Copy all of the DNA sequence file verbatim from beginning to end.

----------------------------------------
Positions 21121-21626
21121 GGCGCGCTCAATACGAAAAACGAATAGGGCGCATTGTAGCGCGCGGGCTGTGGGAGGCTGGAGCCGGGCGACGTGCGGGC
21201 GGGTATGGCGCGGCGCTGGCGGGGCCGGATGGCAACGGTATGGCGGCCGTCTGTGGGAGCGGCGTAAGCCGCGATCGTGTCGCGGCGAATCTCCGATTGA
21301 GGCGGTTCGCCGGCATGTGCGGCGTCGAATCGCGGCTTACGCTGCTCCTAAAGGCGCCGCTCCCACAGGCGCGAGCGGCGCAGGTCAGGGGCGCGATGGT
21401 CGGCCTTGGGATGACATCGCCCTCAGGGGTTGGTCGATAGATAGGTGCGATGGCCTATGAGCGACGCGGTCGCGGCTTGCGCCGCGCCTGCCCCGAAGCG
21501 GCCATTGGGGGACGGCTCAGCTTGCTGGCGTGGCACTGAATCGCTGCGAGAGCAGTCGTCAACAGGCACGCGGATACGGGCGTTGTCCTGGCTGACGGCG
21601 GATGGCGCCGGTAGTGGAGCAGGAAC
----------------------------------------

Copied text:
Positions 21121-21626
21121 GGCGCGCTCAATACGAAAAACGAATAGGGCGCATTGTAGCGCGCGGGCTGTGGGAGGCTGGAGCCGGGCGACGTGCGGGC
21201 GGGTATGGCGCGGCGCTGGCGGGGCCGGATGGCAACGGTATGGCGGCCGTCTGTGGGAGCGGCGTAAGCCGCGATCGTGTCGCGGCGAATCTCCGATTGA
21301 GGCGGTTCGCCGGCATGTGCGGCGTCGAATCGCGGCTTACGCTGCTCCTAAAGGCGCCGCTCCCACAGGCGCGAGCGGCGCAGGTCAGGGGCGCGATGGT
21401 CGGCCTTGGGATGACATCGCCCTCAGGGGTTGGTCGATAGATAGGTGCGATGGCCTATGAGCGACGCGGTCGCGGCTTGCGCCGCGCCTGCCCCGAAGCG
21501 GCCATTGGGGGACGGCTCAGCTTGCTGGCGTGGCACTGAATCGCTGCGAGAGCAGTCGTCAACAGGCACGCGGATACGGGCGTTGTCCTGGCTGACGGCG
21601 GATGGCGCCGGTAGTGGAGCAGGAAC